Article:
Developer plans tallest building in downtown Anchorage

24-story tower would feature luxury condos, offices, shops, parking

Posted: Thursday, December 08, 2005

ANCHORAGE - A San Francisco-based developer plans to build a 24-story tower in downtown Anchorage combining luxury condominiums, offices, shops and parking.

"This will be the tallest building downtown when it's done, and there's nothing else like it in terms of usage," said Al Barrett, the city planner overseeing the Fifth Avenue development.

Joe and Maria Fang, owners of Peach Investments, also have made an offer to buy the 4th Avenue Theatre behind the lot on which the new tower is to stand. They might use it to expand the project, city officials said.

The new tower will stand 288 feet high, according to project plans, a few feet shorter than the 22-story, 296-foot Conoco Phillips building.

The Fifth Avenue tower will go up on what now is a parking lot west of the Key Bank Plaza, which the Fangs also own. Construction is expected to start next spring and be finished by 2009, Barrett said.

The Fangs first proposed a mixed-use, high-rise development on the site in 2000.

They delayed the project after Sept. 11, 2001, noting a weakened economy and wariness about living in tall buildings after terrorists hijacked airplanes and crashed them into the World Trade Center in New York.

Last fall, the Fangs submitted updated plans for the 130-foot-by-100-foot site.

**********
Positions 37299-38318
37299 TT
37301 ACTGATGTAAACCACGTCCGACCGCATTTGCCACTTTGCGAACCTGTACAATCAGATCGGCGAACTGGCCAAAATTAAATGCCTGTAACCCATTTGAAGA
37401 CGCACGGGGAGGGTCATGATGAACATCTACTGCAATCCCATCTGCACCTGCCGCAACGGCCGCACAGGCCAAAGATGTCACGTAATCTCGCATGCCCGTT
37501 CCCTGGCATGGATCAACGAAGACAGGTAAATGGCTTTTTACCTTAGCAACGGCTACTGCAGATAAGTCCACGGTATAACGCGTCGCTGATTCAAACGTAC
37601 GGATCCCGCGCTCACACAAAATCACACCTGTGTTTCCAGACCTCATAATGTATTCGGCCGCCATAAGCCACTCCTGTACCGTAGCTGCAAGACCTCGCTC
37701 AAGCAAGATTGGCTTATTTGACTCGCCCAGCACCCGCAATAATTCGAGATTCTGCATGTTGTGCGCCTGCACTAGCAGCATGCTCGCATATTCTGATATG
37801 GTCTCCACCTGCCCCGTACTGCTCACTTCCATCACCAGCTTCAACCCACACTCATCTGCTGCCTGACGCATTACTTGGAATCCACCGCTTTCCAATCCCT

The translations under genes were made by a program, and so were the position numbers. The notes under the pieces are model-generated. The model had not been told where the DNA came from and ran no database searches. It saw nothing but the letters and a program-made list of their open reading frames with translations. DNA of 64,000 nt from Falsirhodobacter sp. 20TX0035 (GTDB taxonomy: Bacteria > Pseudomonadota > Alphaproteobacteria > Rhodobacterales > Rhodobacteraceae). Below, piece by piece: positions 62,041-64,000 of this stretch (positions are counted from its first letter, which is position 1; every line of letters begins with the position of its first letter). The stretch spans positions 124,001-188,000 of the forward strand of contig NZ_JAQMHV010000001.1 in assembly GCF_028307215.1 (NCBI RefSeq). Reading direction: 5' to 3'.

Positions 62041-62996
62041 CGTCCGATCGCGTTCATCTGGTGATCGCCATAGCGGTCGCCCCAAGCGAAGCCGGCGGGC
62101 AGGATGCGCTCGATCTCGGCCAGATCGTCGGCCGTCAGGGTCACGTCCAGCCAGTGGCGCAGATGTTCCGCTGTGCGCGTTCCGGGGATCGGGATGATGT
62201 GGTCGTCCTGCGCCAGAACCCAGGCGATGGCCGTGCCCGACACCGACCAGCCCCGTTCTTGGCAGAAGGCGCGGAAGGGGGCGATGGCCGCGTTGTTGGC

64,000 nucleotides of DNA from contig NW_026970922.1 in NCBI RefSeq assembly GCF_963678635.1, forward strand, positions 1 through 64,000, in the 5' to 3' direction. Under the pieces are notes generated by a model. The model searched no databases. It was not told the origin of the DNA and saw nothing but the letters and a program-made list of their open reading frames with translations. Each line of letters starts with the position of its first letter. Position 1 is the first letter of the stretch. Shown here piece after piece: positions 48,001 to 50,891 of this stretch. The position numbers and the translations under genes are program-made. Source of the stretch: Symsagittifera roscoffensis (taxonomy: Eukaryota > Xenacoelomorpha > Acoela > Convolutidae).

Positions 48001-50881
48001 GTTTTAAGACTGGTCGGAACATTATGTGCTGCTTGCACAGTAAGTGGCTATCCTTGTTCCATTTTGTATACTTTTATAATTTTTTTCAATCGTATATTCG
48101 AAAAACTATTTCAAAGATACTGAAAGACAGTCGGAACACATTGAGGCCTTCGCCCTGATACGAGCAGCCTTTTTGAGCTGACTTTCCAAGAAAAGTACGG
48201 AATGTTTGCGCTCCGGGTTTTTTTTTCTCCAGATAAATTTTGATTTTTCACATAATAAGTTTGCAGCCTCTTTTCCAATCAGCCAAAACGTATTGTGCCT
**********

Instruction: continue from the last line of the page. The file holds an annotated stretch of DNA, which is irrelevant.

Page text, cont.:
The top 12 floors will house about 58 high-end condominiums of various sizes and configurations, including two-story townhouse-style units. Those with north- and west-facing windows will feature sweeping vistas of Cook Inlet, Mount McKinley and the Alaska Range.

Five floors of offices will be connected to the Key Bank building, with access through its existing elevators and elevators from six parking levels, which together will have 146 parking places.

The ground floor and a mezzanine will house shops and restaurants, according to plans.

Mayor Mark Begich has promoted such a mixed-use approach to downtown. He said the Fangs plans prove that high-density, mixed-use development is valid.

"The market is ready for this," he said.

One big concern is what will become of the 4th Avenue Theatre, which abuts the Fifth Avenue tower site.

Theater owner Robert Gottstein, who put the property up for sale last summer, said the Fangs have offered to buy it. He would not provide details and said he does not know what they would do with it.

"There isn't any deal right now," he said.

Gottstein said he has invested more than $3.5 million in the building since he bought it out of foreclosure 15 years ago.

He is chiefly interested, he said, in finding a buyer who will preserve the historical character of the 1940s-era structure.

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